Arsenal's 2-0 Victory over Liverpool Revisited

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Arsenal's 2-0 Victory over Liverpool Revisited
Alex Livesey/Getty Images

In one stroke, Arsenal's 2-0 victory over Liverpool at Anfield, that impregnable citadel Brendan Rodgers has hoped for, altered the narrative that has surrounded Arsenal in the last couple of weeks, weeks during which Arsenal lost Robin van Persie and inexplicably sold Alex Song.

Most of the build-up analyses and opinions about this encounter had a feel of expectation, an expectation for the collapse of a club that had failed to retained its best players (yet again), and not only that, refused to bolster the resultant weak squad, especially as this pertained to the defensive end of the team's midfield.

Everyone with half a brain (at least, that seemed to be the sense of this thinking) knew Song needed to replaced and that the combined strength of Lukas Podolski and Olivier Giroud could not begin to equal the sheer class of Robin van Persie, Arsenal's one remaining legitimate world-class player whom they had the foolishness to let go, and to their main rival no less.

A loss at Anfield would expose Arsene Wenger's madness, a recalcitrant streak that has rendered him blind to the changing times. "Spend some money," echoed the maxim within the cavernous chambers of the footballing world.  Spend some quality cash on over-valued stars; that's the recipe for success.

Liverpool had dueled Manchester City with a level of success a week before this encounter with Arsenal. Getty Images.

The expectation that Arsenal might lose at Anfield was founded upon Liverpool's impressive display at the same venue a week earlier, when they dueled Manchester City and emerged from the fray the superior team, even if the result declared both teams equals.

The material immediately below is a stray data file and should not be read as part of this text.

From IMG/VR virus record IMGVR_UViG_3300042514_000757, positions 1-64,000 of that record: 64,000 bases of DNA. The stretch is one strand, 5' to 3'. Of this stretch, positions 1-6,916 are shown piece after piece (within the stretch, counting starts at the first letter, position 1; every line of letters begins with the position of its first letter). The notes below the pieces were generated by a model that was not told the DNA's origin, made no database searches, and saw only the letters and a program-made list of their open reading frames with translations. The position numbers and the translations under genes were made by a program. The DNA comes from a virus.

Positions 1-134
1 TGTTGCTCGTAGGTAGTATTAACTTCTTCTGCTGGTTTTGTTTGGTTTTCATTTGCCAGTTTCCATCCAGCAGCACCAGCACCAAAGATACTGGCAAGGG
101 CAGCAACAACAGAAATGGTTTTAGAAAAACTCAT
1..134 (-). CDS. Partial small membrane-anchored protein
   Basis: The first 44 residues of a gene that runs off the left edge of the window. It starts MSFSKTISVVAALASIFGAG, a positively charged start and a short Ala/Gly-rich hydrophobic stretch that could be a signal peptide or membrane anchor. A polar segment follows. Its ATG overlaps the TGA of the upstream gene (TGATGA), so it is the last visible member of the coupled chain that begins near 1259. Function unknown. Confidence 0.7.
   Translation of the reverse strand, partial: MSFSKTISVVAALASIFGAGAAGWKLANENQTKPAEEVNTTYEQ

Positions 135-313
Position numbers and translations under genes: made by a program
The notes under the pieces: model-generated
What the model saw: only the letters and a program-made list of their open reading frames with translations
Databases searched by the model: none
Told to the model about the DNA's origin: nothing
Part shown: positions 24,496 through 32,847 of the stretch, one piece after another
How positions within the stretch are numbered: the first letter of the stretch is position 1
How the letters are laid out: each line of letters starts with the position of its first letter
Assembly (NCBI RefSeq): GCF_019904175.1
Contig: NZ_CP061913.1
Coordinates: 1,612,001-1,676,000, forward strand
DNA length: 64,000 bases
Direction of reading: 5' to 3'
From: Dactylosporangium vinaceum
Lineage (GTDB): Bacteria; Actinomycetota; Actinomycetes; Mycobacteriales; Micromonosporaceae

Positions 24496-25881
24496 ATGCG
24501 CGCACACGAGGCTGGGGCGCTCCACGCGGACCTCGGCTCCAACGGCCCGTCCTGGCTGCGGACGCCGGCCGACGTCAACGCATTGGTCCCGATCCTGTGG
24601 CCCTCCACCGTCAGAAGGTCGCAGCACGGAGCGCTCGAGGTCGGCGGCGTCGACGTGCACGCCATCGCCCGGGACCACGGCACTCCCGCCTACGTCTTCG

There was a tint of vindictiveness in this narrative: the failure to rob Newcastle United of one of two of their most important squad members (Yohan Cabaye or Cheikh Tiote) seemed to inexplicably leave the pundits fuming.

What audacity not to buy a defensive midfielder, a destroyer!

Who does this Frenchman think he is, presuming to think he could dictate how the culture of transfer and football should be? 

Doesn't he know that the thrills and glamour reside in the stars? Who wants to watch average talents (especially in the ranks of an ostensible big club) run around the pitch? Who has the patience to wait for their development? 

And so the ink flowed; the breath was bated. 

Two “toothless performances” were enough exposure of this madness, and the wisdom of the world would be vindicated when Brendan Rogers' Tiki-taka (in the telling of the Kopites) taught this madman a thing or two.

 

Wenger and his wards would be taught a lesson by Rodgers and his: That seemed to be the unspoken expectation of "angry" pundits ahead of this match. Getty Images.

 

This was the prelude to this match as the two teams took to the field, one donned in all red, the other in mostly blue, with purple hoops, what some have declared to be an eye-sore.

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